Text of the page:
The Warwick Road Play Area in Kibworth is nowhere near Warwick Road. It's much nearer School Road. In fact, no part of what we call the Warwick Road Recreation Ground is near Warwick Road, and what we now call Warwick Road doesn't go to Warwick!
It is best not to refer to the 'original' route of any road. Most of the highways and byways of Britain have moved over the centuries. What we do know about the early route of Warwick Road is that it ran along the edge of two of the great fields of Kibworth Harcourt, and part of it may have been the very ancient track which linked land-locked Midland villages to the east coast.
It probably became known as Warwick Road because of the Kibworth Beauchamp connection with the Earls of Warwick. In the 1200s, William de Beauchamp married Isabel, daughter of the 8th Earl of Warwick. Their son, also William, became the 9th Earl. Generations later, his descendant, the 16th Earl, Richard Neville, known as 'Warwick the Kingmaker' is said to have established the Grammar School ibworth Beauchamp. Neville was the wealthiest and most powerful man in the country during his lifetime.
This is where the recreation ground enters the story. For many years, part of the land was used by the Grammar School as a sports field. In the far southwest corner, the remnants of the long jump sandpit can still be seen. A main entrance to the fields was later created off Warwick Road which, until the development of Kibworth Pastures, was little more than a field entrance.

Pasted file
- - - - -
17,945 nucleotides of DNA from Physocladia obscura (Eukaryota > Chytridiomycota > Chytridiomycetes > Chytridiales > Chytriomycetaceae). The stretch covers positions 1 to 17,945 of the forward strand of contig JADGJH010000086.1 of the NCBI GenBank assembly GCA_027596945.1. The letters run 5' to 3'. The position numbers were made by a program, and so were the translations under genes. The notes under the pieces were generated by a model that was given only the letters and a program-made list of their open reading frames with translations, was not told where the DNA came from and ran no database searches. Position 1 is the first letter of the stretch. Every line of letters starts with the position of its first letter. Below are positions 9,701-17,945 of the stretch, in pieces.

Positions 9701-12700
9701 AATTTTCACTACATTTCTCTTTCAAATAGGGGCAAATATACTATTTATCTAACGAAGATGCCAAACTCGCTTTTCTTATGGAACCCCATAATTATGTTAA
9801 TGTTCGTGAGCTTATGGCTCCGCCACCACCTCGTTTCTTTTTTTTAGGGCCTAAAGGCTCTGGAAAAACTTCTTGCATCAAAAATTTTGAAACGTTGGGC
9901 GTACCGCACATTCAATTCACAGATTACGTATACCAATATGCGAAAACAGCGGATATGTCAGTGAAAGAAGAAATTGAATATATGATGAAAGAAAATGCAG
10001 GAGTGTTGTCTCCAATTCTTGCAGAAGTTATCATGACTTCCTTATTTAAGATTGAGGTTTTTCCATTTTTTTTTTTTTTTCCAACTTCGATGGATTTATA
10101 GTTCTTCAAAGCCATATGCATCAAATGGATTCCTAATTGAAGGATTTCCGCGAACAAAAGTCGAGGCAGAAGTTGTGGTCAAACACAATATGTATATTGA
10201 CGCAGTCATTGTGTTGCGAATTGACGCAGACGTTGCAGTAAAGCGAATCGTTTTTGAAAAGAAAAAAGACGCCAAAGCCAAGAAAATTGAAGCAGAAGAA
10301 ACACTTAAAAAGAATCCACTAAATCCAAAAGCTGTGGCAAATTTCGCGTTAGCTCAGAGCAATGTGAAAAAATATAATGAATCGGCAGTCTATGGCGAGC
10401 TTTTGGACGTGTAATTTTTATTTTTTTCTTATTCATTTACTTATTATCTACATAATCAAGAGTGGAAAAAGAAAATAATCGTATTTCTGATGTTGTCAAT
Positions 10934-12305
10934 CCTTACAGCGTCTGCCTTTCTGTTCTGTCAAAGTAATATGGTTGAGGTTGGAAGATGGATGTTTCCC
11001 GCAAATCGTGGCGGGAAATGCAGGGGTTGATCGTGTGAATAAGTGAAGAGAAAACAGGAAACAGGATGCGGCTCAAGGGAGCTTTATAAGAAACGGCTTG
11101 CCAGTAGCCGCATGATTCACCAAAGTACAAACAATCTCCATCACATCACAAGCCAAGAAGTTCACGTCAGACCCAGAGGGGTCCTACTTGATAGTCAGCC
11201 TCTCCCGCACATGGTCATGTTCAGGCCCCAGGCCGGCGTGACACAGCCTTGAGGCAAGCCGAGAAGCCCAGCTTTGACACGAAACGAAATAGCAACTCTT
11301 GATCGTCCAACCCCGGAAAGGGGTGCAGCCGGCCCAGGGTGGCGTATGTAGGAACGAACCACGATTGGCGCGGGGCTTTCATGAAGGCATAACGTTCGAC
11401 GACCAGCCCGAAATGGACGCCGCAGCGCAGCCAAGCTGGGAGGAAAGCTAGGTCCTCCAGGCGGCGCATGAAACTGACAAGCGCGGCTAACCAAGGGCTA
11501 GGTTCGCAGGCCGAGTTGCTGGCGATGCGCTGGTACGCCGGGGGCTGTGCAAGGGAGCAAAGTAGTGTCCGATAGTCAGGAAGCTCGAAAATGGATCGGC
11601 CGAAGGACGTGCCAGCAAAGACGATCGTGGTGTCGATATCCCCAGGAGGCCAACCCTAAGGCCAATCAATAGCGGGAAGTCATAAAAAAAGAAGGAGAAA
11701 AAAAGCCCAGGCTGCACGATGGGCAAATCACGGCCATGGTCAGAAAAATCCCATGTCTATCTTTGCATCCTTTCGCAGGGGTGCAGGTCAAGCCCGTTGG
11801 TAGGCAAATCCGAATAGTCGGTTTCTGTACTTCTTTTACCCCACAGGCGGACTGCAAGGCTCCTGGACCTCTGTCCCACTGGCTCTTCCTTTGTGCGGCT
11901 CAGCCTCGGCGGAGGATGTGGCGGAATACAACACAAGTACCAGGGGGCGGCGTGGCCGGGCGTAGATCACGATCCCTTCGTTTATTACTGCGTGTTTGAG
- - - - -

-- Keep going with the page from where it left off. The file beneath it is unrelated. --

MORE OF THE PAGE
The David Wilson Homes development moved the road. The route of the former Warwick Road is the one followed by the Arriva X3 bus today, along the line of Polwell Road and Barnard's Way. The length of today's Warwick Road from the railway bridge to the roundabout at Wistow Road was constructed before the houses in the estate were built, and is, in effect, a bypass.
There is another bypass in the news. That stretch of the present A6 between the Main Street junction opposite Lodge Close, and the second Main Street junction at Raithas, formerly the Rose and Crown. It was built as a bypass in about 1810 to address the danger to residents of stage coaches hurtling through the narrow streets of Kibworth Harcourt. It worked, so well that now another solution is needed for the sake of those who live along its route.
As for Warwick Road, is it time to rename the recreation ground? Perhaps not to forsake the Earls of Warwick entirely, but maybe to drop the word 'road'?